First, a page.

Although Alzheimer's disease is a devastating diagnosis that is better delivered earlier rather than later, new research suggests poor patients living in rural areas may not have access to the specialists who could spot the first signs of memory declines.

The team from Vanderbilt University in Nashville, Tenn., led by Sayeh Nikpay, now an assistant professor at the University of Minnesota...

Bans on evictions and utility shutoffs during the pandemic may not only be keeping people safe and warm in their homes: They might also limit the spread of COVID-19, new research suggests.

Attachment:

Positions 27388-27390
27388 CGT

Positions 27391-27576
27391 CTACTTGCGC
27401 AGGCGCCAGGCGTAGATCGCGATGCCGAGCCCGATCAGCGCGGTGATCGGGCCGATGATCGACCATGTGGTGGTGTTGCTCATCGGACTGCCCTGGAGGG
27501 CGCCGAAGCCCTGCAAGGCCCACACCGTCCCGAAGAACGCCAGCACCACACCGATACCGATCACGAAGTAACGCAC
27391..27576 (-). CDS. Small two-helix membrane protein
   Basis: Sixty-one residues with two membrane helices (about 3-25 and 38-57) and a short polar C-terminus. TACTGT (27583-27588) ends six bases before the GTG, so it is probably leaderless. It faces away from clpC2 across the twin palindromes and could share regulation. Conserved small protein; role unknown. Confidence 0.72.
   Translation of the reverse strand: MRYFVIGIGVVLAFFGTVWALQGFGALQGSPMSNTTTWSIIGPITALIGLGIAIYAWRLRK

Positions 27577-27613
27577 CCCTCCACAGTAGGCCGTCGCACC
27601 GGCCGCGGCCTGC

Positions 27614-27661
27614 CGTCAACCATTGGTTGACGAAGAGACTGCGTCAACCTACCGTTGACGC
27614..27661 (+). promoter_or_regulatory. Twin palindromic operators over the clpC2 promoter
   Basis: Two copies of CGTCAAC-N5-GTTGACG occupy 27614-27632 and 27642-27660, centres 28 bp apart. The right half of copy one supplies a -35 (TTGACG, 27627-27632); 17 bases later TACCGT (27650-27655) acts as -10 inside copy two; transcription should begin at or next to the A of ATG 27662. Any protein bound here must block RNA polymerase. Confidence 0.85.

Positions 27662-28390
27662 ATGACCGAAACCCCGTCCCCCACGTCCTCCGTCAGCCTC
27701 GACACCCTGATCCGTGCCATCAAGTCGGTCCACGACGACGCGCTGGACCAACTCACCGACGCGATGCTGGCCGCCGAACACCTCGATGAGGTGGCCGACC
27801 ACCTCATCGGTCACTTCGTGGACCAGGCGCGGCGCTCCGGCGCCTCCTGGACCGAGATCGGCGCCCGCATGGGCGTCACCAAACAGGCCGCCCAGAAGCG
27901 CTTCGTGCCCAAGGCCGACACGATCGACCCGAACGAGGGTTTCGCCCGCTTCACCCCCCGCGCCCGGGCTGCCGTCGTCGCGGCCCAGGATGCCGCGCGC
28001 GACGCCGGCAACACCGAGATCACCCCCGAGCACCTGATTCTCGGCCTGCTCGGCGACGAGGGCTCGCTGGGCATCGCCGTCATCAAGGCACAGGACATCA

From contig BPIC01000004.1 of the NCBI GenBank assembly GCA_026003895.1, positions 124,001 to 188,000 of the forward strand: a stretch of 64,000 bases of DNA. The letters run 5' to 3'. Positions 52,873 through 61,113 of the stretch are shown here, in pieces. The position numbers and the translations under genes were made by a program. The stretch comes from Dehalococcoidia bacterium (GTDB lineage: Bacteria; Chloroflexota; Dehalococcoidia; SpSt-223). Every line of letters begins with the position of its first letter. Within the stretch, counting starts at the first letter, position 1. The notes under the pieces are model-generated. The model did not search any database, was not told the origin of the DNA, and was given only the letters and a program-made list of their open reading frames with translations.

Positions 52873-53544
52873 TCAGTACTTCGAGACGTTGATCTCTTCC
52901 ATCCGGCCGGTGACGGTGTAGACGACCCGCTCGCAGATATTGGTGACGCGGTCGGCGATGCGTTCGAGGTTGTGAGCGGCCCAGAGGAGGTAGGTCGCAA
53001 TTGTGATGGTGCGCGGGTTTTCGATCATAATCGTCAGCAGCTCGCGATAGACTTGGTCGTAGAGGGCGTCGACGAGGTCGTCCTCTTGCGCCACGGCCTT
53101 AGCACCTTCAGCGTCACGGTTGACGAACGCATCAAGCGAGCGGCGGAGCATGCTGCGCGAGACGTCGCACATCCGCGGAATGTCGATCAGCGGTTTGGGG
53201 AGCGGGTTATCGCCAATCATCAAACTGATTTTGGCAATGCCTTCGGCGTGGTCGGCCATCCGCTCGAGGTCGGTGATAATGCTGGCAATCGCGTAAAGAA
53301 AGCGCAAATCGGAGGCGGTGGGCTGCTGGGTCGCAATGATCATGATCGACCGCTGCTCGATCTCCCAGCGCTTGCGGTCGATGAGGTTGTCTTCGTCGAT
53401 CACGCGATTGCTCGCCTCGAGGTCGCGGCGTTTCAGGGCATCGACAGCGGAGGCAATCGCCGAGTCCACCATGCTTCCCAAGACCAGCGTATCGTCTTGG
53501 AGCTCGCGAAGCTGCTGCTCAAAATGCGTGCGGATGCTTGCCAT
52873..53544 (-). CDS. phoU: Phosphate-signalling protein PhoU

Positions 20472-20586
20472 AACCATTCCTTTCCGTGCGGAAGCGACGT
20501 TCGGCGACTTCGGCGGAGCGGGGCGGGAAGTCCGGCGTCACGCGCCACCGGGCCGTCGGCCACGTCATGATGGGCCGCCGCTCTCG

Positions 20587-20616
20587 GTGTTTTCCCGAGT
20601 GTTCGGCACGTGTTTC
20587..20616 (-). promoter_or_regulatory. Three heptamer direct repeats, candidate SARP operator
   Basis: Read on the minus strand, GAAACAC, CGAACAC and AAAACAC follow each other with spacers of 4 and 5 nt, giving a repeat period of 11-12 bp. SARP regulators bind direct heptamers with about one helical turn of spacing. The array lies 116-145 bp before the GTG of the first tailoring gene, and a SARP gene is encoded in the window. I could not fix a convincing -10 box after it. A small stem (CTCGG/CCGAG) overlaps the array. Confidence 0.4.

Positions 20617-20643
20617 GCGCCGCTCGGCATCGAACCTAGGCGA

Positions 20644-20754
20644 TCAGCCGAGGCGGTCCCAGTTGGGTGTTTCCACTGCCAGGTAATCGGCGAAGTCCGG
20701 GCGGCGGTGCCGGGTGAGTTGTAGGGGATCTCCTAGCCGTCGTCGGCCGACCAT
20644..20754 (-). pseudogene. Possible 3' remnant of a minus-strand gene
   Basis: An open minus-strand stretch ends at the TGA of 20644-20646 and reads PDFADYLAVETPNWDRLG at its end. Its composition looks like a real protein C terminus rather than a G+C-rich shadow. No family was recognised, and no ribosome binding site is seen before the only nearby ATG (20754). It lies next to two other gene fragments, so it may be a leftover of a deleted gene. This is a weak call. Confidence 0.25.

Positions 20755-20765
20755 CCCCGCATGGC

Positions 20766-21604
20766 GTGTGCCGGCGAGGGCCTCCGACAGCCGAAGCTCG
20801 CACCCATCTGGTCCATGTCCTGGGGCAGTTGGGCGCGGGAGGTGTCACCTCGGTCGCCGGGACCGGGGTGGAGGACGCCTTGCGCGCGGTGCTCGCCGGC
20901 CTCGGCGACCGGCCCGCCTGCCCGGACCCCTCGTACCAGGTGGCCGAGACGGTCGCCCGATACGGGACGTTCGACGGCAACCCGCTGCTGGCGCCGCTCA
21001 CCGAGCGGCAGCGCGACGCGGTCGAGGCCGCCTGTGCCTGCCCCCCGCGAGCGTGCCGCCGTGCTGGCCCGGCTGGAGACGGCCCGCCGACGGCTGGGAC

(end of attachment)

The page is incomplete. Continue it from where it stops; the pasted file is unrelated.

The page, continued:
Over the first nine months of the pandemic, the study found, U.S. counties with those policies reduced COVID-19 infection rates by about 4%.

The impact on deaths appeared greater: Moratoria on evi...

Nearly all U.S. adults get some vegetables every day, but the old "apple a day" adage is falling out of favor, a new government survey suggests.

Researchers found that a full 95% of U.S. adults said they ate some amount of vegetables on any given day. On the other hand, only about two-thirds said the same of fruit -- down significantly from 20 years ago.

Experts called the finding o...

Racial segregation may help explain why Black Americans with lung cancer do more poorly than their white counterparts, a new study suggests.

For years, U.S. studies have documented racial disparities in lung cancer. Black Americans are less likely to receive surgery for early-stage lung cancer -- the standard of care -- and they typically die sooner.

The reasons, however, are not fu...